There is a small body of truth that must be adhered to for us to even be Christian. We must be in submission to Jesus. We must honor Him as God and Lord of the universe. We must recognize the authority and power of the revealed Word in written form (the Bible). We must accept and believe the miraculous.

Beyond those core beliefs, little else is self-evident no matter how clever your reasoning. In the end, to reach almost every conclusion in Christianity required either an assumption or a choice. So let us respect one another. Calvinists and Charismatics can learn to get along. Episcopalians and Baptists can fellowship together. Mystics and Methodists can share ideas and pray for one another.

We can find unity if we are willing to accept one another even as we disagree. Perhaps if we spend some time considering another viewpoint we can at least understand how someone reached their conclusions, even if we cannot share their convictions. Because in the end, it is possible we may both be wrong about whatever we are so certain about now.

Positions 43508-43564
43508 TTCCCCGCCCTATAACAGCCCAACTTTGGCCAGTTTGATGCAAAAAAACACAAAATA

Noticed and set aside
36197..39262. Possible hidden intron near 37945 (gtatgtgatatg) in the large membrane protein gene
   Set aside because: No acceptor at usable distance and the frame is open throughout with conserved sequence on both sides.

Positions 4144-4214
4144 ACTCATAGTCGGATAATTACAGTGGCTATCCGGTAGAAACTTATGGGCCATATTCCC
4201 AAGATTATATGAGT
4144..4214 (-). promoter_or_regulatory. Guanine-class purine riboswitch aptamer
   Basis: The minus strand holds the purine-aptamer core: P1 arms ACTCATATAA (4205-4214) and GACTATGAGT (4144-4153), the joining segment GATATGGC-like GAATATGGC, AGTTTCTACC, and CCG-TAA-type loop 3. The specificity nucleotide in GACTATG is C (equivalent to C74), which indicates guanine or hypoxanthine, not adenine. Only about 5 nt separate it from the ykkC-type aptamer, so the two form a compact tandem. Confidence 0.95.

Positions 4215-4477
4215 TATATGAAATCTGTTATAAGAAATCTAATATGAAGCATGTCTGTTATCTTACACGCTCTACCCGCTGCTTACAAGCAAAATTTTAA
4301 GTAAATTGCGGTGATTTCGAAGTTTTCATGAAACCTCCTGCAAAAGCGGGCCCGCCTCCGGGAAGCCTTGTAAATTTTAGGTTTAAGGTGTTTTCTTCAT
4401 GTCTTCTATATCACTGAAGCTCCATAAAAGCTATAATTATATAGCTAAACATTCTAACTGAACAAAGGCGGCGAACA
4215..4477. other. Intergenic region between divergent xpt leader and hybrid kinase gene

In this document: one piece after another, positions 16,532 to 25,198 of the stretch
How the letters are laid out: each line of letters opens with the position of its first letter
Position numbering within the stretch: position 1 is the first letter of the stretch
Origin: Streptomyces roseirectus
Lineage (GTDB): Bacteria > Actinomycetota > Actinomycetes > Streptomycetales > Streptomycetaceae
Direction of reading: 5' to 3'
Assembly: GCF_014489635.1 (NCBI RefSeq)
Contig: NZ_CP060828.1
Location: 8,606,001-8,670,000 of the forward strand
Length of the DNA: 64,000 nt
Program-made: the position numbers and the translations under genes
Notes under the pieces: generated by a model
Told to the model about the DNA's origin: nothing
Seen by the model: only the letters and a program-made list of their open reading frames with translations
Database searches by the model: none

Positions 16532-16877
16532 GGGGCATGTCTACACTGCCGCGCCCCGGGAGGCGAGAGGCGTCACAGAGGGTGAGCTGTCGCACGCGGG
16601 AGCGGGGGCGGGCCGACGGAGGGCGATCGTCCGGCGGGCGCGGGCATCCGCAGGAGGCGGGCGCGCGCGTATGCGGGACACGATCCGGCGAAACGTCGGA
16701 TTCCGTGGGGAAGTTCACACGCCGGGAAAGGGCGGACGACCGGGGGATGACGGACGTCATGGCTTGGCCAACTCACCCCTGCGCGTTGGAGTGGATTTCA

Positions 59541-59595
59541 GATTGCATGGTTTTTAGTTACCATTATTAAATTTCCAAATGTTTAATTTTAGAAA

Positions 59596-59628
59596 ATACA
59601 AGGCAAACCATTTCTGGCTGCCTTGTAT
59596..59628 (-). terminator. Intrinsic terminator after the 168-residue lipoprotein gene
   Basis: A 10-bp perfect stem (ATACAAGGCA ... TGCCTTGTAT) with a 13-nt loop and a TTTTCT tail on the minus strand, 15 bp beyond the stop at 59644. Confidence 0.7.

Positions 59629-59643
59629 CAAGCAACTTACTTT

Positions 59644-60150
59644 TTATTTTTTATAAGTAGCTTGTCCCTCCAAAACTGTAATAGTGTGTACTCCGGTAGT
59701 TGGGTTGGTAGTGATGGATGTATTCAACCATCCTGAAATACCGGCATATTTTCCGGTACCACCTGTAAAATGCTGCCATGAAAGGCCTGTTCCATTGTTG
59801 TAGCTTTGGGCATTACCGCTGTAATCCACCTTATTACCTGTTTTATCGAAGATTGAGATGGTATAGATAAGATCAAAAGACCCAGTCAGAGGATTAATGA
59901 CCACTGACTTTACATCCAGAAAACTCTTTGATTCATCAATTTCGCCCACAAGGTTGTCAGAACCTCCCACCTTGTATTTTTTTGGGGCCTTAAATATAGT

And when we cross over into the glorious riches of grace Jesus has prepared for us, do you really believe any of our thinking is going to be fully accurate? Is anyone actually arrogant enough to believe that, standing in the pure light of Christ’s truth and love you will be able to say, “See everyone, I was totally right about all my theology!” And would you even want to?

Make your choices. Live with your assumptions. But have the humility to know there will always be more you don’t know. Always something else you can learn. Always another facet of God you haven’t seen yet.

As the great Bard wrote in my favorite play, “There are more things in heaven and earth than are dreamt of in your philosophy.” That goes for all of us.